Franco didn't like the idea of the Republic and I've never been able to find anything concrete as to why he disliked the democratic aspects of it. His beliefs surrounding communism were pretty clear and he stated them in the years leading up to the Spanish Civil War. During the strikes in 1934 in which workers, communists, and anarchist led uprisings across Madrid, Barcelona, and Asturias, he once said "la revolución había sido concienzudamente preparada por agentes de Moscú"(The revolution had been consciously prepared by agents of Moscow). He also continued to make such statements after WWII since he viewed the Civil War as a victory against communism and used that to build an alliance with the West when he realized that he no longer had fascists allies for support and needed legitimacy.
Where did his beliefs for being anti-democracy come from? Why did he react so strongly to the idea of the Republic? He was pretty young during the 30s. He played politics with king Alfonson to help him get his general position when his associates were much older. Why was he not open to the idea of democracy like other young people were?
My second question has to with the autonomous arrangments that the Republic was preparing on the eve of the war. These arrangements, which are somewhat captured in how Spain is currently structured today, set up Spain in a federal way. These arrangments were aimed at regions of Spain that were not originally part of Castille. Particularly to the Basque Country and Catalonia who sided with the absolutists Carlists in the previous century in exchange for their foral rights. The forals(similiar to charters) had been used to help promote colonization across the peninsula following the Reconquests. When Castille began consolidating in the previous centuries, it eliminated these foral rights apart from a few regions.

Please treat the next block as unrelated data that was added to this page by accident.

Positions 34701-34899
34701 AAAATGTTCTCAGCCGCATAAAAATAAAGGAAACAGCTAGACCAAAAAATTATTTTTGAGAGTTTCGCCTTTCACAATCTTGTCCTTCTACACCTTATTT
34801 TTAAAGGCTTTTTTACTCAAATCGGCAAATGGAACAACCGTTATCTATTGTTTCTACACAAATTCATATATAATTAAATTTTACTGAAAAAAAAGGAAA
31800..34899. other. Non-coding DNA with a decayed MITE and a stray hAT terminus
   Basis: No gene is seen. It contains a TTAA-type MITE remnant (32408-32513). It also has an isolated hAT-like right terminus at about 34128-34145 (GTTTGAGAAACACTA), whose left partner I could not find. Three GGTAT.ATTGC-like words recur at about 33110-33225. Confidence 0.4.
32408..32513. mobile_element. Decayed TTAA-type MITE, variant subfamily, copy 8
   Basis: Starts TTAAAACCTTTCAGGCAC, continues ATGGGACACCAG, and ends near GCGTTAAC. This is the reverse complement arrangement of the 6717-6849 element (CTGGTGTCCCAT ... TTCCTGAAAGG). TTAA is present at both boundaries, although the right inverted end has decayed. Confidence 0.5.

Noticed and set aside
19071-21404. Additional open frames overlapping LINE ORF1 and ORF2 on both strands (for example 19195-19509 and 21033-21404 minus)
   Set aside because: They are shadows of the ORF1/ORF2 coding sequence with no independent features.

During the Second Republic, these agreements were being made for the Basque Country, Catalonia, and Galicia. Andalucia was also in the process of making one. My question is why did Galicia and Andalucia follow suit? From what I've read, although Galicia had been a kingdom before eventually becoming a part of León and Castille, it had been pretty much on the sidelines for much of the countries history and pretty poor. The regional language, Galician, was seen as the language of fishermen and peasants. Galician noblemen had been replaced by those from Castille during the medieval period which elevated the language of Castille in the local courts. To my knowledge, Galician institutions didn't continue to exist as they were integrated into the Castillian court. The same for Andalusia minus the local language since it didn't have one and it had been repopulated following the Reconquest. Compared to Galicia, it had been much more important and was wealthier at one point in the countries history. Who were the ones pushing for such arrangments and why?
Source: reddit post